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About the author

A picture named daveTiny.jpgDave Winer, 56, is a visiting scholar at NYU's Arthur L. Carter Journalism Institute and editor of the Scripting News weblog. He pioneered the development of weblogs, syndication (RSS), podcasting, outlining, and web content management software; former contributing editor at Wired Magazine, research fellow at Harvard Law School, entrepreneur, and investor in web media companies. A native New Yorker, he received a Master's in Computer Science from the University of Wisconsin, a Bachelor's in Mathematics from Tulane University and currently lives in New York City.

"The protoblogger." - NY Times.

"The father of modern-day content distribution." - PC World.

"Dave was in a hurry. He had big ideas." -- Harvard.

"Dave Winer is one of the most important figures in the evolution of online media." -- Nieman Journalism Lab.

10 inventors of Internet technologies you may not have heard of. -- Royal Pingdom.

One of BusinessWeek's 25 Most Influential People on the Web.

"Helped popularize blogging, podcasting and RSS." - Time.

"The father of blogging and RSS." - BBC.

"RSS was born in 1997 out of the confluence of Dave Winer's 'Really Simple Syndication' technology, used to push out blog updates, and Netscape's 'Rich Site Summary', which allowed users to create custom Netscape home pages with regularly updated data flows." - Tim O'Reilly.

8/2/11: Who I Am.

Contact me

scriptingnews1mail at gmail dot com.




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Here's a picture.


June 2010

May   Jul


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FYI: You're soaking in it. :-)

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Dave Winer's weblog, started in April 1997, bootstrapped the blogging revolution.

Welcome to reallysimple.org Permalink.

They say all the good domain names are taken, but in my experience a lot of good ones are still available.


I'm using the acquisition of this domain as an excuse to add a feature to Scripting2 that allows me to map a domain to a blog post, as a placeholder.

I like this domain because the term "really simple" is starting to show up in marketing slogans. It caught on. All because RSS needed a name that made sense to human beings way back in 2001.

They also say the shorter the name the better. But names get conceptually shortened as they get more familiar. Every year since 2001, as the name "Really Simple Syndication" was repeated, the idea of "really simple" became easier to say and recognize as something good. So while the name has a lot of letters, that's only in a technical sense. The two words in it are very short, as concepts.

BTW, there's a bug in my domain mapping software that I will fix shortly. I have to go to a meeting right now. So for a little bit the placeholder site (this page) is not mapping correctly. Still diggin!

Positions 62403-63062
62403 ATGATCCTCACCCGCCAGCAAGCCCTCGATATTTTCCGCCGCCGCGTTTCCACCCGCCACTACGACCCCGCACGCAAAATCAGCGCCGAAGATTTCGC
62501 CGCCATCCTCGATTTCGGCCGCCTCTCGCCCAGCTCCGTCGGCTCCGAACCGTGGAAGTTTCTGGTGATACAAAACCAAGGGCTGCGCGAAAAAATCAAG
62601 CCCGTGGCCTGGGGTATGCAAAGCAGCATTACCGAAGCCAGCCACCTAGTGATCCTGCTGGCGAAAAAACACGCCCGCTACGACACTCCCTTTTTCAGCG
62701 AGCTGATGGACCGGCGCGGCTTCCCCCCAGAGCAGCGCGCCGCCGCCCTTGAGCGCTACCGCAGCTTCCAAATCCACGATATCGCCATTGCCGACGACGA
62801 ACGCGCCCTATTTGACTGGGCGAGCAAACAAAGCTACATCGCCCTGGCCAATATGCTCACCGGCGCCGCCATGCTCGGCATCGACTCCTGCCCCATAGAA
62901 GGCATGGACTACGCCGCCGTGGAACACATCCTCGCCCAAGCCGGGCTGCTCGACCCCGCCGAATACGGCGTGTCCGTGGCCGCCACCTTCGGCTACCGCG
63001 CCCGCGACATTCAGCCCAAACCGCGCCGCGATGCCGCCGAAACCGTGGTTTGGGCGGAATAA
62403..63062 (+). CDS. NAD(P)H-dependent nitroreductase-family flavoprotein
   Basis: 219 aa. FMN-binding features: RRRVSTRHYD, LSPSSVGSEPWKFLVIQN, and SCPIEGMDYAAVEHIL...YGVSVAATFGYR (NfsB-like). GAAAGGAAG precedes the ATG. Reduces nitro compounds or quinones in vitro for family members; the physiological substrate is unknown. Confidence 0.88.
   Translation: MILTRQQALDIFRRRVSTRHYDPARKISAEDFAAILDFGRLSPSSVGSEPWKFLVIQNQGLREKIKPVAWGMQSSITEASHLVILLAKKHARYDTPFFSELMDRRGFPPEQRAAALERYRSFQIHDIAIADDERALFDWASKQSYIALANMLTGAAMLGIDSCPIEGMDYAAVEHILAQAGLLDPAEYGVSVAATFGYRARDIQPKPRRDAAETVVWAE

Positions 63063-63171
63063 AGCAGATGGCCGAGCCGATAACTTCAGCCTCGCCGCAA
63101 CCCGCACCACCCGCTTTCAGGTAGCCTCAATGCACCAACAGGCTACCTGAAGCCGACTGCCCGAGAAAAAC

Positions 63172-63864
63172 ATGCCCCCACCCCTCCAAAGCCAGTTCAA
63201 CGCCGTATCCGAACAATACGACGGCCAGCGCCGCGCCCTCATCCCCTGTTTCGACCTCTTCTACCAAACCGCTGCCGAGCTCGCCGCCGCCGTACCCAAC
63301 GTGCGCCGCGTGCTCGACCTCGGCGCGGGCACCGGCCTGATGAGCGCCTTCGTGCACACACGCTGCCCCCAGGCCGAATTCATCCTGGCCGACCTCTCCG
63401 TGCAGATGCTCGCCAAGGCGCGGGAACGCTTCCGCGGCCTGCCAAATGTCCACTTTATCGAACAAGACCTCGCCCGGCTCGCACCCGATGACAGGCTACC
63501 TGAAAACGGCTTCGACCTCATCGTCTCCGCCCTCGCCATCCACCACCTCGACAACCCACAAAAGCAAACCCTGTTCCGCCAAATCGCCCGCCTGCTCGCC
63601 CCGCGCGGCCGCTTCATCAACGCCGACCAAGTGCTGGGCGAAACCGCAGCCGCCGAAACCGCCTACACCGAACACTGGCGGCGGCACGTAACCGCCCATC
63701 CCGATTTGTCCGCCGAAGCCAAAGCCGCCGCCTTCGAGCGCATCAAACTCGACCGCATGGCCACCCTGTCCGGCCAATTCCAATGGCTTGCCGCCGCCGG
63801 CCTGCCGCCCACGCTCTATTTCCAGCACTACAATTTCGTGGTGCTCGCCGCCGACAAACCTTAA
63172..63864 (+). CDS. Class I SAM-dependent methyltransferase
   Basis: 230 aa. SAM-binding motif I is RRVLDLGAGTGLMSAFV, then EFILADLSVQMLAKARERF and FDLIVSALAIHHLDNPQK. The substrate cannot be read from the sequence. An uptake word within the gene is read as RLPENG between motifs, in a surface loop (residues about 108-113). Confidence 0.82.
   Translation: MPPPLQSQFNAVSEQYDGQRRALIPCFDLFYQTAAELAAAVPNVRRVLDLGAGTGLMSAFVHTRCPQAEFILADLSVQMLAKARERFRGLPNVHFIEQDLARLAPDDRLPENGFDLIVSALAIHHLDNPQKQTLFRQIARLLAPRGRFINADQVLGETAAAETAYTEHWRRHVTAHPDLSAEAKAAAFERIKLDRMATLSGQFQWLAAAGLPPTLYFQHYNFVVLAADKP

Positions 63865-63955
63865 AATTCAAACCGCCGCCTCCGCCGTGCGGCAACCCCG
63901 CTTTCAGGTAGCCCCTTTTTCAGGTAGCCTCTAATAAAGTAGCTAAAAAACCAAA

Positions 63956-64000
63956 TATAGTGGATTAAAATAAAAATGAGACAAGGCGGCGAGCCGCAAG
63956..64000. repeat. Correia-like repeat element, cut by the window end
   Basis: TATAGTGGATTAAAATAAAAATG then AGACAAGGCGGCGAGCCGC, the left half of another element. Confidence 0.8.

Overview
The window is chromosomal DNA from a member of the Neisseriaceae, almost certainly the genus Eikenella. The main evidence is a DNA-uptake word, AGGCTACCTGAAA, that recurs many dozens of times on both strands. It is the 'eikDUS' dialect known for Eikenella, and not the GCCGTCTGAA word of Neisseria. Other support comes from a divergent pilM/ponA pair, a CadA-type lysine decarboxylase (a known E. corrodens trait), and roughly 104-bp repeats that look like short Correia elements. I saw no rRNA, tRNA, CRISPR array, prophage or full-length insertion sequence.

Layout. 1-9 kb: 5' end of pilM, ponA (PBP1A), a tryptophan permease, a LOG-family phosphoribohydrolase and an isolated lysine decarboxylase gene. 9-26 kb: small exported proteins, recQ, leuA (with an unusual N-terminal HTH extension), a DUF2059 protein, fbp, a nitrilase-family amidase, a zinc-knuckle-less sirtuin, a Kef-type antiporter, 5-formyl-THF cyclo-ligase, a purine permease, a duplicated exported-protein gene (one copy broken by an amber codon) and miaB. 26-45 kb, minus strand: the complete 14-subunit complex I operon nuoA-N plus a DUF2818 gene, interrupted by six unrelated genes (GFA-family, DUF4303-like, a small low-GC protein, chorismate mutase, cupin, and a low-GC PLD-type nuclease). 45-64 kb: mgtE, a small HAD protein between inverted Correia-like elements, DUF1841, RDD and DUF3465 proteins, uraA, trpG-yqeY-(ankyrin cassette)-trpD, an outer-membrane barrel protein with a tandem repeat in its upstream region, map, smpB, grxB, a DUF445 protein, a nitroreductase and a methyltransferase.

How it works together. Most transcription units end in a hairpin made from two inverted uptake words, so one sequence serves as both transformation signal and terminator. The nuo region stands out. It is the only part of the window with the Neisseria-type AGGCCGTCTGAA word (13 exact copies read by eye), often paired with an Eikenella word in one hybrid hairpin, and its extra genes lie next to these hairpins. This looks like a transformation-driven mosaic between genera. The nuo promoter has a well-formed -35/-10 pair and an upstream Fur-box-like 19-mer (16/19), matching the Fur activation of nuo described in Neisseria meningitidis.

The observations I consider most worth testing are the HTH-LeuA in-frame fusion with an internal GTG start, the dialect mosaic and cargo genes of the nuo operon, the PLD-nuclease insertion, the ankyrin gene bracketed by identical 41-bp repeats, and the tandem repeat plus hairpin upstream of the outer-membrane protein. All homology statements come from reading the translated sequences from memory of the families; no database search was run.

Dear Canon: Time to add communications to your low-end cameras Permalink.

A picture named crosshairs.gifThere's a long list of products that are getting annexed by the market defined by iPhone and Android. The most recent to succumb are e-book reader hardware and GPS devices.

Someday the iPhone will be seen for what it is and is not. It is not a phone. It is a Swiss Army Knife of ultra portable computing. Sure the phone on the iPhone doesn't work, but who uses the phone these days? But don't worry voice will be new again, seen as an innovation. Look forward to the day when you'll text someone: I'm at a Starbucks, let's switch to voice. <img src=">

Amazon being smart, is quickly turning Kindle into a software product. No strategy taxes for the books. If people prefer to read on an iPad or a Droid, not a problem for Amazon -- they make software for all platforms. Even netbooks running Windows and Mac desktops. The Apple version of Kindle does video, even though Amazon's hardware doesn't. How's that for being open-minded and aggressive!

Now it's getting pretty close to too late for the low-end camera-makers to add basic communications to their products, and design the UI around that, instead of the klunky methods they now have for getting the pictures off the devices. It should be simple. As I review pictures on the camera, I will click a button that says that I want the photo to be transmitted to a place I configured through a website from my desktop, laptop, iPad -- whatever. Then, in the background, quickly -- it uploads the pictures, with nothing further needed from the user.

Apple and Google still do not have this functionality.

Imagine how a camera with the Twitter or Facebook logo would work. You wouldn't even need to configure it beyond telling it your Facebook username and password. If Canon isn't working on this now they'll be out of the low-end camera business in less than five years. That's how quickly the Apple/Google juggernaut is moving.

It's time for one of the products that are in Apple's cross-hairs to do the necessary innovation before Apple does. Don't be a sitting duck and then a deer caught in the headlights, making stupid jokes about how you can hold your product any way you want. No one thinks its funny, it's so sad. It's already too late when it comes to that.

PS: People will say, as they always do, that I should check out EyeFi, but I have -- of course. Not what I'm thinking of.

PPS: Version 2.0 of the communicating camera product will be the social camera.

© Copyright 1997-2011 Dave Winer. Last build: 12/12/2011; 1:42:31 PM. "It's even worse than it appears."

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